Archive for September, 2012


Mt Wilson 60-inch telescope model by Barry Crist

September 18, 2012

I bought a new telescope–my smallest yet.

The 60-inch telescope at Mount Wilson not only played a big role in the history of astronomy, it also played a big role in my history in astronomy (see this and this). So I was happy to get one of the last models of the grand machine made by miniature telescope maker extraordinaire, Barry Crist.

Yes, there’s a mirror down there. Two, in fact–a primary mirror and a tertiary to send the light out the side of the scope to the eyepiece.

There’s the tertiary mirror lurking amidst the faux ironwork. There’s also a secondary mirror up at the front end, but I couldn’t get a clean shot of it. The mirrors aren’t image-forming and the eyepiece is just a painted plug, but still–little mirrors! So cool. And as the photos show, the little equatorial fork turns in both right ascension and declination.

And there’s the maker’s serial number cleverly hidden away at the back of the fork.

Unfortunately, these aren’t available anymore. I got one of the last three, and apparently Mr. Crist has no plans to make any more. There are still a few models of the 100-inch Hooker telescope available, which is made to the same scale as the 60-inch. Details here, while they last.

The miniature 60-inch and 100-inch telescopes by Barry Crist. Photo from the Mount Wilson Observatory website.


The pilgrimage to Palomar, constellations by DSLR, and the Azusa fire

September 3, 2012

I have been fortunate to visit two of the great research observatories in California: Lick Observatory on Mount Hamilton, overlooking San Jose, which got me into all this in the first place; and Mount Wilson Observatory, where I’ve gotten to observe twice with the 60-inch telescope.

For a long time I have been meaning to get to the third major research observatory in California: Palomar. The building of the 200-inch (5-meter) telescope during the Great Depression was one of the first scientific “megaprojects”, something akin to the Apollo program or the search for the Higgs boson, and it caught the public interest in much the same way. After serious war-related delays, the great machine was finally dedicated in 1948, had its official first light in 1949, and started regular research observations in 1950–a program that continues to this day. The 200-inch telescope was absolutely the world’s largest telescope from 1948 to 1976, and effectively the world’s largest telescope until the first Keck telescope came online in 1993. The 6-meter Soviet BTA-6, which was completed in 1976, was more of a publicity stunt than a functional instrument and has not lived up to its potential, although I hear it is being overhauled so maybe that will finally change.

If you are remotely interested in the history of big telescopes in general and the history of the 200-inch in particular, I highly recommend The Perfect Machine, by Ronald Florence. If I started relating all the interesting anecdotes about the building of the telescope, we’d be here forever–it will be faster and more enjoyable to read the darn book.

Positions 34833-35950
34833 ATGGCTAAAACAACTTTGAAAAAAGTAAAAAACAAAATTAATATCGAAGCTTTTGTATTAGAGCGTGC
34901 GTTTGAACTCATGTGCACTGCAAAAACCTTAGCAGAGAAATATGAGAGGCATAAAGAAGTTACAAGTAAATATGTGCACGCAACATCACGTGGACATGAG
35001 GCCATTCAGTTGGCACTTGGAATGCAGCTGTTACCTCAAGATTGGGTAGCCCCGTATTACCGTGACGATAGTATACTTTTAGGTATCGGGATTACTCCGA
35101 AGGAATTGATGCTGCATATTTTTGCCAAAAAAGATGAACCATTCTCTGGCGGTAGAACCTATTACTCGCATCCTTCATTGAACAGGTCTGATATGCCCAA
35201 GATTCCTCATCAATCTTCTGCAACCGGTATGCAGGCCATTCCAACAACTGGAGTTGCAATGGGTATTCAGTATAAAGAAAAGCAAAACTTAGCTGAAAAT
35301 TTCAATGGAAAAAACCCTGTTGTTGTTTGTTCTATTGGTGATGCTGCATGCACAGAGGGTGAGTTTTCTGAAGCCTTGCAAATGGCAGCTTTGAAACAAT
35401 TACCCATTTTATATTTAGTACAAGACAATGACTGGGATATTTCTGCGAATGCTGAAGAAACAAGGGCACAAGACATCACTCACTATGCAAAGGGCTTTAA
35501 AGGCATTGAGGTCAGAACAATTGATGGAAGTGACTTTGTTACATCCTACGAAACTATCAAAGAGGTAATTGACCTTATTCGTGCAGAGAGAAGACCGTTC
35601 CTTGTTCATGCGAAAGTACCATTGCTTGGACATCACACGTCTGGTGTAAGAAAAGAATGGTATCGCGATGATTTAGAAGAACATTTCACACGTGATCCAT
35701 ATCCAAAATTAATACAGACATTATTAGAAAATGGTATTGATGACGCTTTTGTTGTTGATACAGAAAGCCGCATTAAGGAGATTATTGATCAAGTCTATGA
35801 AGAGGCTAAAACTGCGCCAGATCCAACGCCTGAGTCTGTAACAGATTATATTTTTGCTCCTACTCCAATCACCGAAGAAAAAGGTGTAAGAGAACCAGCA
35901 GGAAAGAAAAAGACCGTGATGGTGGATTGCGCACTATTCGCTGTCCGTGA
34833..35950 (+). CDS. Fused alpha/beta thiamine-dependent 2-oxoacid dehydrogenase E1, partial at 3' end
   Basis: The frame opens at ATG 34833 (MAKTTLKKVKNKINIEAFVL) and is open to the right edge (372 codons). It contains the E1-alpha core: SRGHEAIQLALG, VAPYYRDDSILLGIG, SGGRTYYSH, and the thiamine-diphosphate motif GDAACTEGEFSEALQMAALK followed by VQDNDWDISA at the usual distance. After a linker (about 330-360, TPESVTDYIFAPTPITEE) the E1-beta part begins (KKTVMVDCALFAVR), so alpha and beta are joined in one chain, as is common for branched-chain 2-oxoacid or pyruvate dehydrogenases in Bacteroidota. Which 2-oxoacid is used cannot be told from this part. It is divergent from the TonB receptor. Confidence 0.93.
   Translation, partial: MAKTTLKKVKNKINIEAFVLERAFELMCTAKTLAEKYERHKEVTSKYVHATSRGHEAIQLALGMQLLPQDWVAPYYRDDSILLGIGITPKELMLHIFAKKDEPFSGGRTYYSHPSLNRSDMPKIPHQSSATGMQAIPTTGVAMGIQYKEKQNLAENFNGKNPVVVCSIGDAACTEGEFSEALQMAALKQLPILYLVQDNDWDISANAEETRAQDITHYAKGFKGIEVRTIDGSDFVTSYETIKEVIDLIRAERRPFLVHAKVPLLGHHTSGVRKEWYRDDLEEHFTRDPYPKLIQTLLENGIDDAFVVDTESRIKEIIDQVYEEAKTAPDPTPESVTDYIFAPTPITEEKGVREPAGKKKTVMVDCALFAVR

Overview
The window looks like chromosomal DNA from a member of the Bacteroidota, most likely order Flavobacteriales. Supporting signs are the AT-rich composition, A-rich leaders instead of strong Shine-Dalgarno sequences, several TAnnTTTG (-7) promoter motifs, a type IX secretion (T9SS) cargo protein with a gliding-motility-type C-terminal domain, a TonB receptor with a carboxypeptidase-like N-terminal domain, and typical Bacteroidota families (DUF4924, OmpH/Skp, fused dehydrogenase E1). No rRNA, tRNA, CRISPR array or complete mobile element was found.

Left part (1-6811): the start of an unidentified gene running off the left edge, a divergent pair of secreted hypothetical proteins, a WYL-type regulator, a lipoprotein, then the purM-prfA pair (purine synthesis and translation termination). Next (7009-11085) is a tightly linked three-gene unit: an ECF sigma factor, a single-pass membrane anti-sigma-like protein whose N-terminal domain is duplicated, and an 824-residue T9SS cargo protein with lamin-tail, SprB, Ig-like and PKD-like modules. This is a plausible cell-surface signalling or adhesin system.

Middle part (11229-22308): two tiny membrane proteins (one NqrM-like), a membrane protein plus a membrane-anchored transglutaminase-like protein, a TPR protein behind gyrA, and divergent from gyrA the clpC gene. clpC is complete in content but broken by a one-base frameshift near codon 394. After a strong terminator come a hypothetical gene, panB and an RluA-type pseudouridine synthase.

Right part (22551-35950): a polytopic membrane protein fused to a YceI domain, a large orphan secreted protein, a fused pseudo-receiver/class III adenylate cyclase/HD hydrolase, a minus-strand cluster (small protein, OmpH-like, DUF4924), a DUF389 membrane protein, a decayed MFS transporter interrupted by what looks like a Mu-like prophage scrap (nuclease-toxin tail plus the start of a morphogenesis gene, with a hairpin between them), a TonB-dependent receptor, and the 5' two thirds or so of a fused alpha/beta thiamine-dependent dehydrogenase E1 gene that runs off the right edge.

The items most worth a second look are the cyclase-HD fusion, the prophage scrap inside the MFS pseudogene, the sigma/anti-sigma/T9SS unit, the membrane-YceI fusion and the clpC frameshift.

Anyway, yesterday I was staring down the barrel of a 3-day weekend with no definite plans. I decided that it was finally time to go see the “big eye” at Palomar Mountain. London and I didn’t get on the road until early afternoon, so we got down there too late to visit the observatory yesterday. Instead, we went to nearby Palomar Mountain State Park for a phenomenal sunset and some early evening stargazing.

I had along a new toy: Vicki loaned me her Nikon D70 DSLR. She’s had it for three or four years, I’ve just never used it. It’s been on my to-do list, though, and Kevin’s results on Mount Baldy a couple of weeks ago gave me just the kick that I needed. I have been waiting not-s0-patiently for the full moon to pass so that I could try my hand at photographing constellations.

London in the meadow by Doane Pond, with the handle of the dipper hanging overhead.

After sunset London and I went down to Doane Pond, which sits in a nice little bowl with mountains on all sides. We went on a night hike around the pond, which resulted in us accidentally scaring several bullfrogs and them scaring us right back–few things are more alarming than an unsuspected animal making sudden noisy movement right by your feet in the dark. I also stopped at various places around the pond to photograph the sky, the pond, or the sky reflected in the pond.

I should preface all this by saying that I have no idea what I’m doing. This is my first time using a DSLR, I have no idea what about 95% of the controls do, and if you actually know photography you’d best put your beverage down now so you don’t spit it all over the keyboard. Nevertheless, I have read that one can get passable constellation photos with exposures of  30 seconds or less, and you are about  to see my first round of results.

I’ve been rereading Leslie Peltier’s Starlight Nights. I think of it, and Timothy Ferris’s Seeing in the Dark (the subject of this previous post), as “books about the why”. Loads of books will tell you how to stargaze, but very talk about the actual thoughts and emotions associated with the practice. If you want to know why to stargaze, go read Starlight Nights and Seeing in the Dark. Just be warned–if you’re not a stargazer now, you may be one by the time you’re done (also, if you’re not, I don’t know what you’re doing here, but welcome!).